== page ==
1 Corinthians 3:18-23

18 Let no one deceive himself. If anyone among you seems to be wise in this age, let him become a fool that he may become wise.

19 For the wisdom of this world is foolishness with God. For it is written, “He catches the wise in their own craftiness”;

20 and again, “The Lord knows the thoughts of the wise, that they are futile.”

21 Therefore let no one boast in men. For all things are yours:

22 whether Paul or Apollos or Cephas, or the world or life or death, or things present or things to come — all are yours.

23 And you are Christ’s, and Christ is God’s.

no one (v.18) — the “any man” of v.17 — more evidence that the temple is the individual and not the church

seems to be wise (v.18) — should be “thinks he is wise”

Quote in v.19 is from Job 5:13 (in the Septuagint)

Quote in v.20 is from Psalm 94:11 (substituting “wise” for “men”)

catches (v.19) = grasps, grips — as a firm hold on something slippery

craftiness (v.19) = unscrupulous conduct — using the world’s wisdom to bring about one’s own benefit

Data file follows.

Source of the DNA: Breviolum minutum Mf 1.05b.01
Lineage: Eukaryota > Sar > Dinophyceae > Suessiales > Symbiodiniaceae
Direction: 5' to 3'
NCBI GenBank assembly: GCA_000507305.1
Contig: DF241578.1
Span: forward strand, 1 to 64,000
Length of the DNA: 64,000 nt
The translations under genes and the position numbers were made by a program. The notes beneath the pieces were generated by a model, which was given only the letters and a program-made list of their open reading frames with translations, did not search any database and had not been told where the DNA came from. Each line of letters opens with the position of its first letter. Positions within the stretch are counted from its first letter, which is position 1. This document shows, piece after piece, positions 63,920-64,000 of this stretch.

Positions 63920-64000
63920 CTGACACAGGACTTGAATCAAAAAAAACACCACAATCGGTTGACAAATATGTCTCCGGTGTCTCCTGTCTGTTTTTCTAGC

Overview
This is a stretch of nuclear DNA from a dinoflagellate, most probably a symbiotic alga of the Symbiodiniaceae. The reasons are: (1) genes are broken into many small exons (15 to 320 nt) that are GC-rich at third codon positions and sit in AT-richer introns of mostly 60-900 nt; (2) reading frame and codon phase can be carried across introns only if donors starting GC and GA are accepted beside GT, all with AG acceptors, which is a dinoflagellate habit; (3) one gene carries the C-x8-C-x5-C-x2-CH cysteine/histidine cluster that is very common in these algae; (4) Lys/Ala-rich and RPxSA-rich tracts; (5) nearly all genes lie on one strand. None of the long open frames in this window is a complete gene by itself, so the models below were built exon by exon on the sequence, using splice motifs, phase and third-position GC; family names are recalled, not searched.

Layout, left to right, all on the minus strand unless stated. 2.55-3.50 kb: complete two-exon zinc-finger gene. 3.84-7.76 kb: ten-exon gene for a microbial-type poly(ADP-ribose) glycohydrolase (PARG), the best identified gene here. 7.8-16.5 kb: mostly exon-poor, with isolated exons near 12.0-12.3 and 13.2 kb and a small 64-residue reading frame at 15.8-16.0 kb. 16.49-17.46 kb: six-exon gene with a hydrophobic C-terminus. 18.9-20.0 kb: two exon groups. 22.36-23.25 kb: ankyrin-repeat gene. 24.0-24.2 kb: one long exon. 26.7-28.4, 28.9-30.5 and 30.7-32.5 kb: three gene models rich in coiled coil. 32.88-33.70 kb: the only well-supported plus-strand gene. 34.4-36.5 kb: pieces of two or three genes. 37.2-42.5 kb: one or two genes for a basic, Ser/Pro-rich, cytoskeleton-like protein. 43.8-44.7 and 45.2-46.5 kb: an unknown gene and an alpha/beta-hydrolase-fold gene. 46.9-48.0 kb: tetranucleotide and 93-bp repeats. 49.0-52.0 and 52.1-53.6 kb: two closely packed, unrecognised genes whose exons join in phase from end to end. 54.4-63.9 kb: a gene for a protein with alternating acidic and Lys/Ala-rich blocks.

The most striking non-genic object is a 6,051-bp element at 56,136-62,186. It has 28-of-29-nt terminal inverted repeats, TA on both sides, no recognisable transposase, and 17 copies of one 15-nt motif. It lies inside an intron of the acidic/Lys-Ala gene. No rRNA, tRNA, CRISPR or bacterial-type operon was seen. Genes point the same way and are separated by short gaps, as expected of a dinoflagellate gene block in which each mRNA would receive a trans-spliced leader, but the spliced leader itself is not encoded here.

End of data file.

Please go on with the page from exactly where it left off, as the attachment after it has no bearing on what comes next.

futile (v.20) = vain, void of effect

That all things [v.21] belong to believers does not mean that they can make what use they like of anything. The whole statement (presenting the possessions first comprehensively and then in detail) is to be viewed in the light of the relationship between the possessors and Christ. Only as we belong to Him do things belong to us. Since we are members of Christ, and all things are under His authority and control, they are ipso facto subservient to our real welfare (Romans 8:28). Every adverse circumstance caused by the world operates for our present and eventual benefit. Life with its vicissitudes and experiences, that to which we naturally cling, and death, from which we naturally shrink, but which is far less serious than life, are ours to be viewed as the apostle does in Philippians 1:21. “Things present” comprehend all the contingencies and possiblilties of this life; “things to come” extend to the eternity beyond. — Vine, pages 27-28.

Paul/Apollos/Cephas (v.22) — they were servants of God and their message was for all, not just for a select few. To presume to elevate one messenger of God over another is to put your wisdom above that of the messengers themselves.

Christ is God’s (v.23) — not inferiority, but submission — Christ came to do God’s will

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